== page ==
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Last Updated on June 19, 2019, by eNotes Editorial. Word Count: 188

The Mimic Men by V. S. Naipaul is an autobiographical memoir that explores the nature of reality through internal and external criticism and self-examination. The novel traces the reflections of a political exile in London and chronicles the conflict and growth experienced by the characters in this setting of cultural turmoil. The novel explores the themes of societal and personal chaos and turmoil caused by colonization.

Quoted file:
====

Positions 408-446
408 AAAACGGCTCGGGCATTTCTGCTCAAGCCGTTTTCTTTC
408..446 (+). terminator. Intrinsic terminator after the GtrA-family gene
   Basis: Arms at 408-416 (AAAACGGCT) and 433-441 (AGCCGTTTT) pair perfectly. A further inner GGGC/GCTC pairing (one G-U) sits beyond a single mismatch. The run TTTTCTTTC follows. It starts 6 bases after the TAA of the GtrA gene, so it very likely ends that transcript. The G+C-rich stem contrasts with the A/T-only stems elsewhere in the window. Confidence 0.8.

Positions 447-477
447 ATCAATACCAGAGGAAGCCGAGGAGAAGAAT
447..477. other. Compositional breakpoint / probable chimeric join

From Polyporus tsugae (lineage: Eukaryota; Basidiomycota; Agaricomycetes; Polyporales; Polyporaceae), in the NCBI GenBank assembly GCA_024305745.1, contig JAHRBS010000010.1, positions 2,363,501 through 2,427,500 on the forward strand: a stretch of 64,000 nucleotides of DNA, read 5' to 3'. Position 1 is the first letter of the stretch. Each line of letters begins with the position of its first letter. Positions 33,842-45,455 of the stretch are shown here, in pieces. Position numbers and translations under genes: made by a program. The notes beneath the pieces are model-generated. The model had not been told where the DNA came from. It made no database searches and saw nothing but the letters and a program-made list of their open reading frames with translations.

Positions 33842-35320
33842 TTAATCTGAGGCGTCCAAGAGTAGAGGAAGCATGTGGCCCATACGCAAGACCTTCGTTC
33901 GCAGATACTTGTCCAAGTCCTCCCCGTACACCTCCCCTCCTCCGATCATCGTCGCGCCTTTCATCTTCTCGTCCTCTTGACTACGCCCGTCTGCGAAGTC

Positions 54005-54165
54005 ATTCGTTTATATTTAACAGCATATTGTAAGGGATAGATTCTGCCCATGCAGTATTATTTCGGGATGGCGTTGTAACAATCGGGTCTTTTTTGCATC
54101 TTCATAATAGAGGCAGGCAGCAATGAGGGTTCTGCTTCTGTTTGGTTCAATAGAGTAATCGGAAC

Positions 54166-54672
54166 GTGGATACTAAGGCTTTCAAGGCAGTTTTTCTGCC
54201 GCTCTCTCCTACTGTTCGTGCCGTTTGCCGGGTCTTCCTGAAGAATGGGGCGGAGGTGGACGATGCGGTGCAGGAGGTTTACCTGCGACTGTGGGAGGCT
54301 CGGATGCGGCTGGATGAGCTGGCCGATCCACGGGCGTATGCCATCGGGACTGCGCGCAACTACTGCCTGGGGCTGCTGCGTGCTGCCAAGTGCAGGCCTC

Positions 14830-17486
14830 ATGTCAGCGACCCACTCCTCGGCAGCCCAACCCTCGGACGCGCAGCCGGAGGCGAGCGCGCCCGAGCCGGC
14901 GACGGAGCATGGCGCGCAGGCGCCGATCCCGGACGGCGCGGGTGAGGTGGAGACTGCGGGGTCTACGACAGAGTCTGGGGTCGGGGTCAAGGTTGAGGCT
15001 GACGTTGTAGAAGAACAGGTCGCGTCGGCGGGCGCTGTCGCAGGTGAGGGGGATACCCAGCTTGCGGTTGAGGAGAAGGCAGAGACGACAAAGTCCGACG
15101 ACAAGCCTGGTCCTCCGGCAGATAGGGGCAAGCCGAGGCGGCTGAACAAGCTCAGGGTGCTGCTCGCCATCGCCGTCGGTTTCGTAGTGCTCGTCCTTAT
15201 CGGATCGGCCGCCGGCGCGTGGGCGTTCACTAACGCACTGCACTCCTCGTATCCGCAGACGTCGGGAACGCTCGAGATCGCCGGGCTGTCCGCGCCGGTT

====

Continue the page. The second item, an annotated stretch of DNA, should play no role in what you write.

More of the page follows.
Ranjit Ralph Singh is the main character, who suffers from disillusionment with the political/cultural climate in which he finds himself. He expresses jealousy and frustration with his inability as a person of Caribbean descent to climb the socio-economic ladder as quickly and as high as he would like. Throughout the novel, Singh employs a contrast between Great Britain and his fictitious home island of Isabella to communicate a sense of isolation and of being shipwrecked. He never identifies with the native people of Isabella, whom he blames for killing a valued racehorse, nor does he identify with the Londoners of his day. Singh’s world is a life full of flaws, failures, and unfulfilled expectations which he has come to accept.

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